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A Belated Debate Over Abortion Funding? : Insurance: Talk of including abortions in a national health care package has incensed opponents. But what the government is considering is already a widespread practice.

April 22, 1993|BETTIJANE LEVINE | TIMES STAFF WRITER

Anti-abortion activists went on tactical alert a week ago at news that the Clinton Administration's proposed national health care package would include coverage for elective abortions.

"Any plan that puts abortion into the national health care system will . . . force (House) members from the undecided column into the opposed column," said David Kush, a spokesman for abortion opponent Rep. Christopher H. Smith (R-N.J.).

"We would strongly oppose any mandate . . . that compelled employers, health care providers and citizens to collaborate in abortion on demand," agreed Douglas Johnson of the National Right to Life Committee.

Fighting words.

But an informal survey of major private insurance companies confirms that abortion is already a firmly entrenched benefit. To offer it in a national health care plan would simply continue what already exists in plans that many Americans tap into every day.

What's more, most health care experts now believe that abortion must be part of a broad spectrum of female reproductive health services, all taken in context if the health of women is to be maintained--and health care costs contained. (More women enter hospitals to have babies or to care for reproductive problems than the total number of men who enter hospitals for any reason, a recent survey revealed.)

And employers, insurance companies and ordinary citizens may already "collaborate" in abortion on demand, analysts say.

According to figures from the Alan Guttmacher Institute, a nonprofit public education group, more than 50% of all pregnancies among American women are "unintended;" one half of those pregnancies are terminated by abortion. And nine out of 10 abortions take place in clinics or doctors' offices.

Who pays for all this? In California and 11 other states, Medicaid-eligible women can terminate pregnancy with costs paid by state funds. Nationwide, private insurance--through either group or individual policies--pays for much of the rest.

But nobody knows exactly how many abortions are paid for by private insurance, probably because the issue is such a political hot potato and no one wants to keep tabs.

Said Richard Coorsh, of the Health Insurance Assn. of America: "Nobody knows the extent to which employers offer reproductive rights coverage."

Each employer designs a plan based on what is affordable and wants to offer to employees, Coorsh said. So most plans differ from one another.

But the HIA, which represents about 270 of the major commercial insurance companies in the United States, takes regular surveys of employers. "We simply don't ask questions about (abortion) and those kinds of things," Coorsh said.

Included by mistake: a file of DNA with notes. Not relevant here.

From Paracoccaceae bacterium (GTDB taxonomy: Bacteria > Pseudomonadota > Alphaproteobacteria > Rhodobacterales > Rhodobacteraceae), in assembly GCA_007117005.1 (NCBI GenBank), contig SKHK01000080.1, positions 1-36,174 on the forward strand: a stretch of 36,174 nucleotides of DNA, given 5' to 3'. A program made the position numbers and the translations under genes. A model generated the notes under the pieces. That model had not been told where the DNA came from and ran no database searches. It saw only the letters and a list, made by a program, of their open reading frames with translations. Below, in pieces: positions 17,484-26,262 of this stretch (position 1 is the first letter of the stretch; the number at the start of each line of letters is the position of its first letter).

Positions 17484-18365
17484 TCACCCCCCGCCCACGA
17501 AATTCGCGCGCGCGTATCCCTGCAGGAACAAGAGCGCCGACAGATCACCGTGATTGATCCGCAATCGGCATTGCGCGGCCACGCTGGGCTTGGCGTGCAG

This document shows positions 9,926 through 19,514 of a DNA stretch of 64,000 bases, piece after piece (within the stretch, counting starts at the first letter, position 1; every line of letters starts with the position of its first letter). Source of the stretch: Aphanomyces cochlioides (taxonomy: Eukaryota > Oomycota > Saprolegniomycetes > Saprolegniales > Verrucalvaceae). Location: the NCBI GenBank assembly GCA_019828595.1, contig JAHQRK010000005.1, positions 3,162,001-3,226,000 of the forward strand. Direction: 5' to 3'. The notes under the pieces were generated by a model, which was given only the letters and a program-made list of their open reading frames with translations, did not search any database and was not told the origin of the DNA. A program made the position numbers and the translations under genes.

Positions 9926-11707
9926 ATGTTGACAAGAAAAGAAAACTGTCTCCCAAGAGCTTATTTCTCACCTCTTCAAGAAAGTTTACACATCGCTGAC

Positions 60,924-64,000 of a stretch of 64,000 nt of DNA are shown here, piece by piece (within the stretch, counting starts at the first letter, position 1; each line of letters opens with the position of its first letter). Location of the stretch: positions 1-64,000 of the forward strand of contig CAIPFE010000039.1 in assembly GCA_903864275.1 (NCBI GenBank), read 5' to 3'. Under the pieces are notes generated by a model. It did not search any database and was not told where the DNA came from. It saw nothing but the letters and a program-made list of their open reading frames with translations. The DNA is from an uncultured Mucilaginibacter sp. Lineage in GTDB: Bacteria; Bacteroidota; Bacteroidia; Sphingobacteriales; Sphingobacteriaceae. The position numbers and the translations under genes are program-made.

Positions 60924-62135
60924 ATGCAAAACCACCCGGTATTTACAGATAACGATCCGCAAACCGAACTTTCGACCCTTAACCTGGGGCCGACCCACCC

*

One insurance industry executive, who did not want his name or his company's name used, explained that "covering abortion is far less expensive than removing abortion coverage. That's because the cost of pregnancy is much more than the cost of an abortion." If a pregnancy is difficult, and a baby with medical problems is born, the costs for both mother and child skyrocket, he said. "Remove abortion, and there will be an increase in the cost of premiums."

Robin Weiner, with the Los Angeles consulting firm of Foster Higgins & Co., said her company does a health survey every year, "the largest of its type in the country." But the survey does not ask about abortion and there are no statistics on the procedure, she said, "because abortion isn't something we want to raise an issue over."

Weiner, who has analyzed cost claims data from 50 major insurance companies for the past five years, said she has never seen "anything jump out" relating to abortion. "Female reproductive care is a whole category in itself--I've looked at the data and the most costs occur due to cancer and hysterectomies. Abortion and sterilization" are not expensive problems.

In fact, many health-insurance industry analysts say if you strip politics from the issue of abortion, it becomes a non-issue.

Unlike many experimental drugs and newfangled medical procedures over which doctors and insurance firms continuously wrangle, both of those groups agree that abortion is safe, proven, cost effective and worthy of insurance coverage.

At Blue Cross of California, spokesman Michael Chee said "abortion is not a social or political issue for us. We are completely and emphatically neutral on the issue."

And yes, he added, Blue Cross does offer coverage for elective abortion under both its HMO and PPO plans.

In the PPO plan, the benefits for abortion are calculated the same as they are for normal delivery or Cesarean section; that is, 80% of the expense is covered after a $2,000 deductible is met. (In 1989, the average cost for a first trimester abortion in the United States was $250.)

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